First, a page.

I know what you’re asking: “Joe, is there an unscripted show you hate even more than AMERICAN IDOL?” The answer is, “Why, yes, of course — lots of them!” Most alleged “reality shows,” like JON & KATE PLUS 8, are beneath contempt and I refuse to sully my TV screen with them. However, of the shows I can force myself to watch, BIG BROTHER is certainly at the bottom of the barrel. Perhaps it’s the premise: 12 strangers living in a house together. On most other unscripted series, the contestants live together and it’s just another minor component of the series, not the entire point of the show. Or, perhaps it’s the host: Charisma-free Julie Chen imbues even the most mundane statements — from tossing to commercial to announcing a contest — with the same sense of grave portent as reciting the Ten Commandments. And her halting delivery makes William Shatner‘s stuttering cadence sound normal. No, I know what it is: BIG BROTHER’s sense of entitlement gets me. It’s not just Chen — the entire show is full of itself. The phoniness started with the opening sequences, in which the contestants supposedly were presented with their keys to the house. They all acted surprised — in front of the cameras. Why did they think they were being filmed? Once they got to the house, everyone lost their mind over the “super-delicious” house. Is indoor plumbing still that rare in 2009? Later, right after saying, “Expect the unexpected,” Julie told the houseguests that, as usual, there is a “twist.” How is that “unexpected”? It’s just the same ol’ garbage. And I’m not looking forward to watching it fester on my screen.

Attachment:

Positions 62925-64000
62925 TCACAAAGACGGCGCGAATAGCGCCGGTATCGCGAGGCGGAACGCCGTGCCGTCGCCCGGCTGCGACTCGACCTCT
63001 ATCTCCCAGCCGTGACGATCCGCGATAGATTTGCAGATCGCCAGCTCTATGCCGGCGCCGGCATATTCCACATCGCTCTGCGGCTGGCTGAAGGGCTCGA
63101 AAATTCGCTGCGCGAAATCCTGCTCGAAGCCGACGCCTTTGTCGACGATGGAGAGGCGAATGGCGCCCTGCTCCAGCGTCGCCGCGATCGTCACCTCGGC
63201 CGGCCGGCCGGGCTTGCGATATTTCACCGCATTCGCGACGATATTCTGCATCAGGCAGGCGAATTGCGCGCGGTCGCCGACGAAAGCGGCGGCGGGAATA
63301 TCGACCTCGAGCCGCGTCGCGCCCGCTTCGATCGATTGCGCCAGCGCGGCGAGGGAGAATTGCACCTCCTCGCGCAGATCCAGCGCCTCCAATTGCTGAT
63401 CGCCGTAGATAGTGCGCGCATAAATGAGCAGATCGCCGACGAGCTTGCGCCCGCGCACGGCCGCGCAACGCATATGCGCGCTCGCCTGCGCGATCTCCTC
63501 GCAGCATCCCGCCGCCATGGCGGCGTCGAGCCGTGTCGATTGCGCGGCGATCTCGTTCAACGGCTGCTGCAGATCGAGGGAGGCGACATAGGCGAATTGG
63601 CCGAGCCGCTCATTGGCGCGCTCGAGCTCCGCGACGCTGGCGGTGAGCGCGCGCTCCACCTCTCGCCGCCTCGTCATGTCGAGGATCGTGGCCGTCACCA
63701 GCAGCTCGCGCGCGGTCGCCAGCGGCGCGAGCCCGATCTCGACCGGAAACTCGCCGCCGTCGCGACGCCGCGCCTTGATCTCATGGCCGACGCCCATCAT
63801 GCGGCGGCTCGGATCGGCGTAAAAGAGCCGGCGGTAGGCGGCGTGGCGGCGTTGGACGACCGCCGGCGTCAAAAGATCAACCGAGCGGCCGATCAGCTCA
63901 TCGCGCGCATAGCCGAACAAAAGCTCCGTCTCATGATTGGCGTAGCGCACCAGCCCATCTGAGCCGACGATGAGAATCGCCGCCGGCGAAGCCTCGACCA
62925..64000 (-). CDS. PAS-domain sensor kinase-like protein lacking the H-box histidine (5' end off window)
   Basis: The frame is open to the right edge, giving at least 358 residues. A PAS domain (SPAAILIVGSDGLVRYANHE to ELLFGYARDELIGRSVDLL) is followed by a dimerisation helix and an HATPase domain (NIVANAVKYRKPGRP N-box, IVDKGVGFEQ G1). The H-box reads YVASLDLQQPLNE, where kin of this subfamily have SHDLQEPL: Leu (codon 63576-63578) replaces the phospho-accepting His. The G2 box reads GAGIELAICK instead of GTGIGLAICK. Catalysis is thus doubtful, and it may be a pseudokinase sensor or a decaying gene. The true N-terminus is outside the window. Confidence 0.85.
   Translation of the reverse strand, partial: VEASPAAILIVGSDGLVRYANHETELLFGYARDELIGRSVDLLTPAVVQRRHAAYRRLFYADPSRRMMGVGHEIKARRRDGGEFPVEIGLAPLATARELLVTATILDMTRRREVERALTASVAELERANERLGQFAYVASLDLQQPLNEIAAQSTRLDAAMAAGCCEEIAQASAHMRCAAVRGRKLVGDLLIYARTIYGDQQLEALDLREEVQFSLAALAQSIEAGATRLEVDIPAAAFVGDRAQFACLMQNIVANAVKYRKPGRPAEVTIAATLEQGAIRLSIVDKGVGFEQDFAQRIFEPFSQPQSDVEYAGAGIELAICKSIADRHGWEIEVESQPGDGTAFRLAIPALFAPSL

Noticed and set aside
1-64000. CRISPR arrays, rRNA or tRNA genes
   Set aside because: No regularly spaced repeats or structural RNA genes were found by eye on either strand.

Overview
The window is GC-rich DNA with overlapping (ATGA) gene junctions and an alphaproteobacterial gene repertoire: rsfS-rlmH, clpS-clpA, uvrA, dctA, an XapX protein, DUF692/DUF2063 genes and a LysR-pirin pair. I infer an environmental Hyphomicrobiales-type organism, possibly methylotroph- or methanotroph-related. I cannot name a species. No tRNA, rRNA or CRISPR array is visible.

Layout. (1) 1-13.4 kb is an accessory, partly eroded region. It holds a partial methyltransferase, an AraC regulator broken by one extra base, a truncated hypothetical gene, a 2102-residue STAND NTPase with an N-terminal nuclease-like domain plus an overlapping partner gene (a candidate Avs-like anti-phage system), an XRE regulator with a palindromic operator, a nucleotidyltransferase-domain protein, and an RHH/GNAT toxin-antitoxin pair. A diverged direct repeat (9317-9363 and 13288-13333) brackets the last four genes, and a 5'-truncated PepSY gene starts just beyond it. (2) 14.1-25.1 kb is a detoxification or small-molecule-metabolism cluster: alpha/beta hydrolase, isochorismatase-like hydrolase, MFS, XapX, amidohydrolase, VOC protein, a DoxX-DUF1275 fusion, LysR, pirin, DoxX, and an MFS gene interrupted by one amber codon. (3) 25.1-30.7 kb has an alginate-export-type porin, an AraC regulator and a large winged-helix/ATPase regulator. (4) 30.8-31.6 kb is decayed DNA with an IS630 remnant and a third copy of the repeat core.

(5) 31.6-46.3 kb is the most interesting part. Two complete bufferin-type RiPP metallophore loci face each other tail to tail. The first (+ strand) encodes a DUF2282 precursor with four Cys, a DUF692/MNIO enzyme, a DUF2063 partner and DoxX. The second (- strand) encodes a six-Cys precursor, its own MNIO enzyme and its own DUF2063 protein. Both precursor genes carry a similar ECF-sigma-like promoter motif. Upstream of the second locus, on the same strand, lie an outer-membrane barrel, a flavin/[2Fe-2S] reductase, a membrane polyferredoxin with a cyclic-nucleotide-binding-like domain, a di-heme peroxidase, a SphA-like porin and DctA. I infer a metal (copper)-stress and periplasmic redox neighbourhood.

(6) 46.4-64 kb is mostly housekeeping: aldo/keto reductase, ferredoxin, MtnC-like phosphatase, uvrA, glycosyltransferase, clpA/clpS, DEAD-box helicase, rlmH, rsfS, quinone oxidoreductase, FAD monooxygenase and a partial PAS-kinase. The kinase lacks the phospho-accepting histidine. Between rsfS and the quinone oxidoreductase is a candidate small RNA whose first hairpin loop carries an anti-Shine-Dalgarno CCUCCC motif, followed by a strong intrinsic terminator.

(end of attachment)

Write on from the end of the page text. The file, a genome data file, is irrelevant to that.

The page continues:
On a vastly more interesting and considerably more fun note, BURN NOTICE gave us a rollicking little tale of industrial espionage and spy-hunting spiced up by Michael and Fiona doing a sort of mating dance. She wanted him to commit to her (by taking her to dinner), while he preferred to concentrate on getting his job back. What I like about their complicated relationship is that they openly acknowledge that they care for each other, it’s just tough to make a relationship work while dodging bullets and bombs. He doesn’t dally with a new girl every week, and Fi gave up trying to make him jealous with that hunky EMT last season. In the end, Michael tossed the relationship in her lap like a live grenade: He wants to get back in the game, and if Fi really cares about him, she will want that, too. Good thing Fi is a whiz with explosives.
ROYAL PAINS featured a number of familiar faces this week: Susan Misner (ex-Alison, GOSSIP GIRL; ex-Grace, ONE LIFE TO LIVE) as a pregnant woman who wanted to induce on a private island; David Alan Basche (ex-Kenny, THE STARTER WIFE; ex-Mike, LIPSTICK JUNGLE) as her tycoon husband; James Rebhorn (ex-Henry Lange, ATWT; ex-Bradley, GUIDING LIGHT) as the island handyman; and Jason Kravits (ex-Dr. Brody, AS THE WORLD TURNS; ex-DA Bey, THE PRACTICE) as a smarmy doctor at Harbor Heritage. Hank got a chance to MacGyver a splint for Will, saline solution and do blood-typing with a mirror. He also drilled into a guy’s head with a half-inch bit to relieve a hematoma! (The drilling was fine, but I did not need to see that compound fracture to his leg! Yikes! Still, even that was better than watching the pathetic “wedgie” competition on BIG BROTHER…
Originally published on SoapOperaWeekly.com